Do you have an adult dependent who needs care? Let’s say your 92-year-old mother can’t be left alone, so you hire someone to ‘mama sit’ when you leave the house to shop, etc. The cost of the care is either a deductible expense or a care credit.
When you must have someone in your home taking care of your parent, obviously, there is a medical reason. Well, at least it’s obvious to you and me. Not so to the IRS. So, make sure you get a letter from the doctor spelling out that they need this care for medical purposes.
Once you’ve established that, since these expenses are for a parent, your Mom or Dad does not need to live with you to be considered a dependent by IRS.
If your parent qualifies as your dependent because you provide more than half of their support, you have two options for dealing with the cost of someone who provides in-home care that way. In fact, you may use both options.
1) There is the Child and Dependent Care Credit on Form 2441. Notice that the title includes more than just a ‘child.’ You may use up to $3,000 of the total expenses for the parent or child or $6000 for two or more dependents. The credit percentage ranges between 20 percent and 35 percent, depending on your income level. IRS Publication 503 explains how it all works.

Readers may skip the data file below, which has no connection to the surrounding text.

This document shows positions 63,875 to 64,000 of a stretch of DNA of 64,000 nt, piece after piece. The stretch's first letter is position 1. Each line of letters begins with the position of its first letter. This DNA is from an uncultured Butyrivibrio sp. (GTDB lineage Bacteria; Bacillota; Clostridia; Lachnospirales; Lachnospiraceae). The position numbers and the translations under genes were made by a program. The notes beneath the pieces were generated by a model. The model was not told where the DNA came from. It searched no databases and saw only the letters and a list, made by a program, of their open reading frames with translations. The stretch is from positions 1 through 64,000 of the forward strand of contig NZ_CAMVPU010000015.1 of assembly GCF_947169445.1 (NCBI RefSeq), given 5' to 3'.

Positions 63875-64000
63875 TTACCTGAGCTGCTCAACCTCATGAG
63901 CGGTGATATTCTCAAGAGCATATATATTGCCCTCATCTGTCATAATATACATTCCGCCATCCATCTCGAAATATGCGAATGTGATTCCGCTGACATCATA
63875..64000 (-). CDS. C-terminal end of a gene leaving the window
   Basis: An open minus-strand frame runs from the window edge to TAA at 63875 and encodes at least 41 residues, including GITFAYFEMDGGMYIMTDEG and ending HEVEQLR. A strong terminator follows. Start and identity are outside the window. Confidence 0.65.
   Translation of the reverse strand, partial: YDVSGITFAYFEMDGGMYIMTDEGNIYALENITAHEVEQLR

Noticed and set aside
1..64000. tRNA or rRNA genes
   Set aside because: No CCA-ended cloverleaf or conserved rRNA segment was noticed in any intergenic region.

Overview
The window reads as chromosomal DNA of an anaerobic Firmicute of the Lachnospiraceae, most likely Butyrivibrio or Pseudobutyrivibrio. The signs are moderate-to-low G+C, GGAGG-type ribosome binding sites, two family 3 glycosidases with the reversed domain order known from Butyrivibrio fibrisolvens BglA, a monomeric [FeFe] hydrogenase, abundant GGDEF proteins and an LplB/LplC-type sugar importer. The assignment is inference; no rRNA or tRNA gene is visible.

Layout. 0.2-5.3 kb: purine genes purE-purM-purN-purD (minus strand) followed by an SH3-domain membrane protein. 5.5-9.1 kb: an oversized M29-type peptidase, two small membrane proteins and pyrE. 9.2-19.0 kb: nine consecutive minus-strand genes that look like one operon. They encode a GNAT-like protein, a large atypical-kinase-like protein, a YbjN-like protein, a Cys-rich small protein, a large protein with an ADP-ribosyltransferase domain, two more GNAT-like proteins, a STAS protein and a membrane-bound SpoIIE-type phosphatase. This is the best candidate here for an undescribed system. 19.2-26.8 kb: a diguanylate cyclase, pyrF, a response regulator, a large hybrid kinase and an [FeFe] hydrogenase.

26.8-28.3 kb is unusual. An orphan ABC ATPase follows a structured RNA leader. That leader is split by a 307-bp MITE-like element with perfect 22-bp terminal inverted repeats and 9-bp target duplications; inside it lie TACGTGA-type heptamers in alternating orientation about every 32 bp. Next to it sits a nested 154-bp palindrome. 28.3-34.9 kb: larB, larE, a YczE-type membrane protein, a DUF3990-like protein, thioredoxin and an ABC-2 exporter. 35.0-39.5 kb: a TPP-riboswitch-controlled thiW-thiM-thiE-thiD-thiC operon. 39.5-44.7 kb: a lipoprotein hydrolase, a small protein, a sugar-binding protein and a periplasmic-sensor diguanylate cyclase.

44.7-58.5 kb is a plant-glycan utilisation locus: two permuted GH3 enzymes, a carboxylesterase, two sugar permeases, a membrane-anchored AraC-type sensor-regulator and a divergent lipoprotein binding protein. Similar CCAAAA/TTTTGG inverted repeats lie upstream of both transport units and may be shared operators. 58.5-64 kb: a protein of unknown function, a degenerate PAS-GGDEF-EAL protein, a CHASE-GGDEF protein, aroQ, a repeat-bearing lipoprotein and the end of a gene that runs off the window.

Naturally, you will have spend much more than that. Right? Let’s say you spent $12,000.
2) So, take the rest of the expenses and use them as medical expenses. You used $3,000 towards the dependent care credit, so you have $9,000 left towards medical expenses. Add in all the insurance, Medicare premiums and mileage to the doctor, and you might have enough medical expenses to generate a deduction!
Remember, though, when your mom-sitter works in your home, you’ll have all kinds of payroll issues.
If you get the care by dropping Mom or Dad at a senior day care facility, be sure to get the place’s federal ID number.
Already filed? Use federal form 1040X to amend your original return and claim the deduction.
Joseph Reisman, of Joseph S. Reisman & Associates, has been serving tax prep and business accounting expertise from his Coney Island Avenue office for more than 25 years. Check out the firm’s website.